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Photo: Robert Paul for Blizzard Entertainment

*Disclaimer* This post includes details that could trigger those who struggle with mental health issues.

Hyeon “EFFECT” Hwang has formally announced his retirement from competitive gaming. The professional Overwatch player was a member of the Overwatch League’s Dallas Fuel at the time of his retirement.

EFFECT has been a star DPS player for the Dallas Fuel since the opening day of the Overwatch League and leaves behind a long list of memorable plays.

In an emotional post to Facebook which was translated by @swingchip930, EFFECT gives an in-depth look at his current mental health struggles. “I always carry a sense of shame around with me, but some days that feeling of shame gets so severe, that I get strong urges to kill myself,” he opens up.

He goes on to talk about how these struggles are not new and there was a point where games like Overwatch were used to escape these thoughts.
“I needed something to forget this sense of shame. The best escape was video games, of course,” he said. “If I played games I couldn’t think of anything else because I had to focus on what was at hand, and whenever I carried a match, or advanced in rankings, I felt like I had become the main character of the game. ”

These days are behind him as playing Overwatch turned from an escape to a prison all on its own and the sense of achievement that came with reaching the next level couldn’t bandage a deeper wound any longer. He cites a lack of change in Overwatch as part of the reason it doesn’t hold the same ability to help him cope, to give him a reprieve. “Overwatch hasn’t changed at all. The game itself couldn’t tug at my interest anymore and I couldn’t become the star. The same comps, the same maps, the same strategies,” he explained.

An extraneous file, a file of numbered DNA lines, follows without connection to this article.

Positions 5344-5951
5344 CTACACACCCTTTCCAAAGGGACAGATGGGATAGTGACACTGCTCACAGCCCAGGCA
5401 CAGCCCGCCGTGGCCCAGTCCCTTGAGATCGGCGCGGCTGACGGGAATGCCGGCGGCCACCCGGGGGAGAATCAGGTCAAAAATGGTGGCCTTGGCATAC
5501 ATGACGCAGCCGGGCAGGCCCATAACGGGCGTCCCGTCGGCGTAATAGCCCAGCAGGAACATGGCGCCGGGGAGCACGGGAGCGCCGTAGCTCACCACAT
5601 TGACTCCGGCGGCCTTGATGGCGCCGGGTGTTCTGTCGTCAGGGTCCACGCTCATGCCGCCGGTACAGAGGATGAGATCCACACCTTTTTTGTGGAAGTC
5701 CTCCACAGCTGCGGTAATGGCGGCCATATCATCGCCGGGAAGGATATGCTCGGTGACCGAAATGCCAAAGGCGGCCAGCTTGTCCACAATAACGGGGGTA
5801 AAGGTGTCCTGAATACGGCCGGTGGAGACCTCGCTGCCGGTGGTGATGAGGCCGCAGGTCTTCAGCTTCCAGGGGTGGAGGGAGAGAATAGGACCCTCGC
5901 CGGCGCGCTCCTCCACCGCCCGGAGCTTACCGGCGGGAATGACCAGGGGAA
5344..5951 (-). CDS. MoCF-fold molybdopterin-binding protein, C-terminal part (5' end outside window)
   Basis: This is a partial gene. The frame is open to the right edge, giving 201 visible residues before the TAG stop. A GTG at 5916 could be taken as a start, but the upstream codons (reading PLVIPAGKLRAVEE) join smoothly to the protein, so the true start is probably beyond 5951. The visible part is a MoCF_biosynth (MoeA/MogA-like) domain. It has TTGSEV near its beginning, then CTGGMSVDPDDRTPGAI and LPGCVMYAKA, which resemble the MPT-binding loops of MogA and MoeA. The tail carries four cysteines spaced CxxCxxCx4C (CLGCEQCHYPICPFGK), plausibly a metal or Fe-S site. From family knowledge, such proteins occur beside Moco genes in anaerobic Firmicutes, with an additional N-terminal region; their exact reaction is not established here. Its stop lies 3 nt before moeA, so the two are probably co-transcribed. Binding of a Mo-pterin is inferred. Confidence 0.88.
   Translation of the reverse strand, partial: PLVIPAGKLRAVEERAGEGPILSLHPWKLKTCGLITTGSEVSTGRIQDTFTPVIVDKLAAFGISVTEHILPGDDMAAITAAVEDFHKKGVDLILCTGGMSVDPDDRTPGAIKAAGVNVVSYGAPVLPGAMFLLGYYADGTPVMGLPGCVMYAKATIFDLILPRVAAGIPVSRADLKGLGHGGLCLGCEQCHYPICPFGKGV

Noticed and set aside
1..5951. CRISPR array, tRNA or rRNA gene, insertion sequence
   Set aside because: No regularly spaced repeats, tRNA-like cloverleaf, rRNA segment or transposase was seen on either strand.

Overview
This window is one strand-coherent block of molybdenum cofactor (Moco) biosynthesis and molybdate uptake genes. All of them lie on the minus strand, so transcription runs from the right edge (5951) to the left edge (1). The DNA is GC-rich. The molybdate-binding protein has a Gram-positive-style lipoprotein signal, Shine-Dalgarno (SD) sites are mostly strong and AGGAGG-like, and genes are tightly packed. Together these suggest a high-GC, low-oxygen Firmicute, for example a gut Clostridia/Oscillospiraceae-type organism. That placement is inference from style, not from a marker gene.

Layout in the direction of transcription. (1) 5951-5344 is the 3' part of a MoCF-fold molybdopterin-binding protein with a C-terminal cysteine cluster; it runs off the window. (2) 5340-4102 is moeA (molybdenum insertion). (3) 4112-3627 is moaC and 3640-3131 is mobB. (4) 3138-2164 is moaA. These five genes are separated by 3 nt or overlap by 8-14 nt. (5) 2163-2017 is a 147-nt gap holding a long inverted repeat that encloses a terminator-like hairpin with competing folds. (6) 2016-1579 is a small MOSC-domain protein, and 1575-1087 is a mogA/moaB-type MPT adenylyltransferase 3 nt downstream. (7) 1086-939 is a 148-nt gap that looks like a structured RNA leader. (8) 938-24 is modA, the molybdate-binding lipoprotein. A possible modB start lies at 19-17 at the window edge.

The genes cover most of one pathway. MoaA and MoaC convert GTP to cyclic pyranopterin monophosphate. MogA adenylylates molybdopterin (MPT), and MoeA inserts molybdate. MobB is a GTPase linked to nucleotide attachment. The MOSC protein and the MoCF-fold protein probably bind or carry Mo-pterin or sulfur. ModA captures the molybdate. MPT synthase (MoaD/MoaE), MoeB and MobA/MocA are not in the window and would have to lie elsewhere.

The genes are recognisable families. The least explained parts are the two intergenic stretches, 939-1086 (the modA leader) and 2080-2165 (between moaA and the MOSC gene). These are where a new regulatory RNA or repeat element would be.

Returning from a break from the game and return home to South Korea during season one, the game didn’t draw him back into the strenuous schedule. “When I took my break, my physical form got to the worst possible state, so I should have practiced like my life depended on it but it wasn’t fun. I couldn’t even feel the allure of becoming a star anymore.”

This led to a new depth in his mental health struggles, culminating in self-harm. “Because the negative thoughts and shame started permeating my thoughts while I was doing nothing else, when I came to my senses I realized I’d been self-harming. I’d fallen into a moment’s depression and made the wrong decision. When I thought to myself “The depression inside of me has become this big”, I felt afraid. Because I felt like if I continued on like this, I might eventually kill myself in a heated moment.”

EFFECT is set on stepping away from the competitive scene to seek help, and we applaud him for it. ” I don’t want to foolishly act upon it and commit something like suicide. But no matter how I think about it, I think I need healing. I think I need to consult with doctors. I feel the need to block these growing negative thoughts. I feel like if I can’t stop this, my emotions will become like that of a landslide, and bury me and swallow me up.”

Mental health is important and in a role that puts you in the public eye where you receive constant criticisms things can come at you in ways you’ve never experienced before.

We wish Hyeon the speediest of recoveries.

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“We can all help prevent suicide. The Lifeline provides 24/7, free and confidential support for people in distress, prevention and crisis resources for you or your loved ones, and best practices for professionals,” – National Suicide Prevention Lifeline

The National Suicide Prevention Lifeline can be reached at 1-800-273-8255 for those located in the United States. For those outside of the United States, you can use the following numbers:

UK (Samaritans): 116 123

Australia: 131114

France: 0145394000

Germany: 08001810771

Italy: 800860022

Spain: 914590050

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